Now, part of what makes the history of the Latin Bible interesting is its ongoing relationship with the original texts from which it was translated. Jerome revised the Gospels and the Old Testament (I’m not sure how much of the OT, though), and around the same time, other portions were also revised — these revised versions eventually come to be ‘standard’, Vulgate. There were in existence a few varieties of ‘Old Latin’ or Vetus Latina translations of the Bible, and they continued in use for centuries in various circumstances and locations. Many biblical manuscripts show a mixed Vulgate-Vetus Latina text.

Jerome was not the only one revising and checking the translations over time; hence the ninth-century bilingual Greek-Latin Irish manuscripts mentioned above. In the twelfth century, for example, Stephen Harding, abbot of Citeaux (the mother house of the Cistercians), undertook a revision of the Latin Bible that still survives. He tells the story of how he consulted the local Jewish community about certain places in one manuscript that had passages not in others; they confirmed for him that these passages were not in the Hebrew originals, so he did not include them in his revised Bible. (This story is translated in The Cistercian World by P. M. Matarasso; Penguin, 1993.) The Latin point of reference in all of these translations and revisions was the language as spoken. The language as living and lived.

While Latin was primarily a living language — whether the mother tongue as for Jerome, or a learned language as for Stephen Harding — the primary focus of Greek-Latin biblical scholarship was ensuring the accuracy of the Latin text. Indeed, Jerome explicitly states that he left the style alone unless it affected the meaning because of how beloved the Latin text was in many church communities. Many Bibles provide alternate renderings of the Latin in interlinear or marginal glosses.

By the day of Erasmus, we see that Latin is in ill health. Its chief ailment is not from some sort of parasitical disease from the vernacular languages; Latin’s place in western European literature and scholarship was assured for a few centuries yet, for an Englishman could read a German’s Latin, but not his Hochdeutsch, and a German could read a Spaniard’s Latin but not his Spanish.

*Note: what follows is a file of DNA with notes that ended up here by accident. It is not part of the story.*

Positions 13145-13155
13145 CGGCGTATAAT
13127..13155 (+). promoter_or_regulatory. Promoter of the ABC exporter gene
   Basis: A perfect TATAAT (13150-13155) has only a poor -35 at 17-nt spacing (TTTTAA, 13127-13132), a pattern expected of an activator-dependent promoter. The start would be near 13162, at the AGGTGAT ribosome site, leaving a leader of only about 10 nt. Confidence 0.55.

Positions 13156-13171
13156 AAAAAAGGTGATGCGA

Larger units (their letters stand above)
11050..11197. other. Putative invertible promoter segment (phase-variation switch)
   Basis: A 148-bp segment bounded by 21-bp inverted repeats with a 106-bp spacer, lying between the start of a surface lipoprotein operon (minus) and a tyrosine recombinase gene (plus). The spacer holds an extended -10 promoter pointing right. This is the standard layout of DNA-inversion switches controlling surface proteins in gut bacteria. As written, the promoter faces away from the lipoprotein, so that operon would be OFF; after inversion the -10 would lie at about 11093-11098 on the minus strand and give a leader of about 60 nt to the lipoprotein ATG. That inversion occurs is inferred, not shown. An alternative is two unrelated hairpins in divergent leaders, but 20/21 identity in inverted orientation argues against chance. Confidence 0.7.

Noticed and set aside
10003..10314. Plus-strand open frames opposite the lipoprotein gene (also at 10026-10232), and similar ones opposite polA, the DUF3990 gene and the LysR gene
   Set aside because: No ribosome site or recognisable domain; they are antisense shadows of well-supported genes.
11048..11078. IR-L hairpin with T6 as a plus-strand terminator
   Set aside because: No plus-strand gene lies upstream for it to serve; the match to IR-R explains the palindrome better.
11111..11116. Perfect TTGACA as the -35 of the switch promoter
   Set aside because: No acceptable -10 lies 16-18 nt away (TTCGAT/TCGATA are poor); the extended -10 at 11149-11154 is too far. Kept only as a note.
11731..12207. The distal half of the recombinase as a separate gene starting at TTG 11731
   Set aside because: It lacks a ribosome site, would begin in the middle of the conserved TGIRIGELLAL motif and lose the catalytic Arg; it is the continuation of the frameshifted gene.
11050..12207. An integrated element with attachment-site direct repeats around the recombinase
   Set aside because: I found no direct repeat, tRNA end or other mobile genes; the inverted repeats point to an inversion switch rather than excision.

The evidence of Latin’s ill health is found in what sorts of changes Erasmus made to his text of the Latin Bible. Erasmus did not simply correct corruptions or inaccuracies in the text. Nor did he simply make the Latin align with his Greek Textus Receptus, the way Kurt and Barbara Aland would in the twentieth-century Nova Vulgata. Instead, he changed the Latin text on the basis of its style and Latinity — a thing not even Jerome did (Jerome, a man who claimed to have been told by Christ in a dream that he was a Ciceronian, not a Christian!).

Until then, the Latin Bible had been one of the instrumental and pivotal texts of the Latin world. It was something that represented the ongoing life of the Latin language beyond Cicero. However, as the humanists came to laud and magnify the Ciceronian style, this living Latin began to fall into disfavour. Erasmus’ new Latin Bible is clear evidence of this.

Furthermore, the rediscovery of Greek, and then Erasmus’ printed Latin Bible, combined with the Protestant Reformation, led to a reduction in the new of the old Vulgate versions. Scholars and theologians would have access to Erasmus’ Greek edition. Clergy would have access to vernacular translations — Luther’s, Tyndale’s — based on the new Greek editions. The Vulgate would be required for Roman liturgical purposes and as the official text when used in other Roman Catholic contexts. But that is all.

Latin’s days were limited, even if the ‘final decease’ of the language would not come for a. few centuries more. Greek, the humanists, and print had begun the slow process that a change in Latin tutelage would ultimately complete.

Mind you (I feel compelled to say), Latin is not yet actually ‘dead’, it is merely obsolescent, but still of enormous use, power, and influence.

Biblical genealogies and papal catalogues

I thought of making the second half of the title ‘and apostolic succession’, but the concept of apostolic succession is not under consideration in what follows, but the textual representation thereof in manuscripts.

First, the genealogies. The Bible, especially the Old Testament, and especially the King James Version, is famous for its genealogies. For example, Genesis 5 gives us a genealogy from Adam to Noah, and begins: